Alas, it was not to be. Instead of the palm leaf shelters and small bar with shower and toilets, all I found was a heap of rubble. It seems that a week ago the soldiers came and put a cordon around the place before demolishing the building with a bulldozer. The boys who work here tell me they have been here seven years but they were unable to prevent the destruction even though all was legal and their licence paid.


They did not expect this action as they were in discussions with one of the Government departments only two days beforehand but the orders apparently came from the office of the President. The same fate has befallen the other two bars on this stretch of beach and I have seen it happen elsewhere. Two years ago, down the coast at Sanyang I saw the ruins of two other small bars which had been demolished on the orders of “The Government” who were claiming to own the land on which they stood. The entrepreneurs running them were put out of business overnight and now passers by have less choice for refreshment stops. For me these small locally run beach bars are part of the charm of The Gambia and their wanton destruction seems senseless. I have a sneaking suspicion however that someone powerful has spotted the value of the coastal strip and is dispossessing the locals and grabbing the land for themself. Perhaps if I return in a few years I will find they have been replaced by soulless concrete high rise hotels owned by one of the political elite but I sincerely hope not.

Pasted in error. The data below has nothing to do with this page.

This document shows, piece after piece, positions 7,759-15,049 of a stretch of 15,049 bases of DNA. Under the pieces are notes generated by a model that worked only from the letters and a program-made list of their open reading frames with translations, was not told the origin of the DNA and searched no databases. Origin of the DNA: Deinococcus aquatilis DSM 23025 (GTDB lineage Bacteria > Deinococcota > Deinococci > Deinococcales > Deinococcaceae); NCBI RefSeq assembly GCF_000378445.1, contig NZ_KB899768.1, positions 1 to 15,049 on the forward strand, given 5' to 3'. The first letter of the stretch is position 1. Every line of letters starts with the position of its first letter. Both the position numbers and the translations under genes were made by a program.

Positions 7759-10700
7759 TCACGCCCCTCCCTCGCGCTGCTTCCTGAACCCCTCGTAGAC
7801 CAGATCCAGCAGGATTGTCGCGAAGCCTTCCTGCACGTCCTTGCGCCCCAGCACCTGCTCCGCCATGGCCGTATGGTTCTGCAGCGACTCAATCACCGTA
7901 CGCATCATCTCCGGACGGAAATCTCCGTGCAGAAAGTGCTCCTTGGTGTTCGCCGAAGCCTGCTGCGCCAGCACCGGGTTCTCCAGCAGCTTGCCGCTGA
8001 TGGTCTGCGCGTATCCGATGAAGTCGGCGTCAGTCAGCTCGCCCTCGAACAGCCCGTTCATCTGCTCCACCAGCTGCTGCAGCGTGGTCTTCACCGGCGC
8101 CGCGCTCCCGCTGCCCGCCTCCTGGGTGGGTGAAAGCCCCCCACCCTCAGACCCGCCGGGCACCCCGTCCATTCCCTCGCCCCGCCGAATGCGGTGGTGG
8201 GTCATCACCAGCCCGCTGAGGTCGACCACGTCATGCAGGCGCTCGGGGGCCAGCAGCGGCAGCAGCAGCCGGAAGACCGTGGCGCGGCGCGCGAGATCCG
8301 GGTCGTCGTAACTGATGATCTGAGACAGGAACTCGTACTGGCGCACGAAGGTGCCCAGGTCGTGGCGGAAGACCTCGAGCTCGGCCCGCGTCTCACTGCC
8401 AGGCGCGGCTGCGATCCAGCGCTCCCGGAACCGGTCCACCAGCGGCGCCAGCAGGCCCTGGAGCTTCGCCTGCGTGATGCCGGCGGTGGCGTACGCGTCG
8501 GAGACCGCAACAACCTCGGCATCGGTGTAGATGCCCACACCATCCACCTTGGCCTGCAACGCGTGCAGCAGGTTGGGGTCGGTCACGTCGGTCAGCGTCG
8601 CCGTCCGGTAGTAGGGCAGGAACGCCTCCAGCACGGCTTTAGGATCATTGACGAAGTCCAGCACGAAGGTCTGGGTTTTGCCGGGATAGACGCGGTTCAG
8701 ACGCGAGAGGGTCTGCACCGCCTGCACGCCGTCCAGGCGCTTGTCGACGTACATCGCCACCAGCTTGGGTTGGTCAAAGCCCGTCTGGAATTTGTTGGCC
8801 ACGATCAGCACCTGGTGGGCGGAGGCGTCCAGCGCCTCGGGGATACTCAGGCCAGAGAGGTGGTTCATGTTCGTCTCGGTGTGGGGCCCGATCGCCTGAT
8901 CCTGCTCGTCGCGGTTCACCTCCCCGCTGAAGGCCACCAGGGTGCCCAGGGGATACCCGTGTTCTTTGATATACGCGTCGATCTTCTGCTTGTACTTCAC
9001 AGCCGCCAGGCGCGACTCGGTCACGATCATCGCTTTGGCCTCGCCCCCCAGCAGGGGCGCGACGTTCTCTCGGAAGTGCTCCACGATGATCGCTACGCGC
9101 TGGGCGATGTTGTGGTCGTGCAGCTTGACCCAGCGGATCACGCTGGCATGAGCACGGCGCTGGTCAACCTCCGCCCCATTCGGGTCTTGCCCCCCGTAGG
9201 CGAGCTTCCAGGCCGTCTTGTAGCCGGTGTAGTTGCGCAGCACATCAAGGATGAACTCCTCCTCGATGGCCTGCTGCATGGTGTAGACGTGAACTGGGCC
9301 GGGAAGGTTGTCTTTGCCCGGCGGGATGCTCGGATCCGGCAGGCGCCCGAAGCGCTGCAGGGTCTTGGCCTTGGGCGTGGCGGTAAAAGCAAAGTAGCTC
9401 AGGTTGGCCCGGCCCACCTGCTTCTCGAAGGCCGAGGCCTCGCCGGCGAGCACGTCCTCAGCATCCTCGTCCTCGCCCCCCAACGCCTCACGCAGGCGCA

It seems that beach front real estate is not the only thing being seized. I read in the Gambian Daily Observer newspaper this week that West African Aquaculture Company has been “nationalised in the public interest” because it has been “unjustifiably underperforming”. The company apparently owned fish ponds and a fish hatchery, but I would have thought that any underperformance was something to concern the owners, not the Government! The statement said the owners would be compensated  in accordance with section 42 of The Gambia Investment and Export Promotion Agency Act 2010. If so I suppose they are the lucky ones as the owners of the demolished bar expect to receive nothing.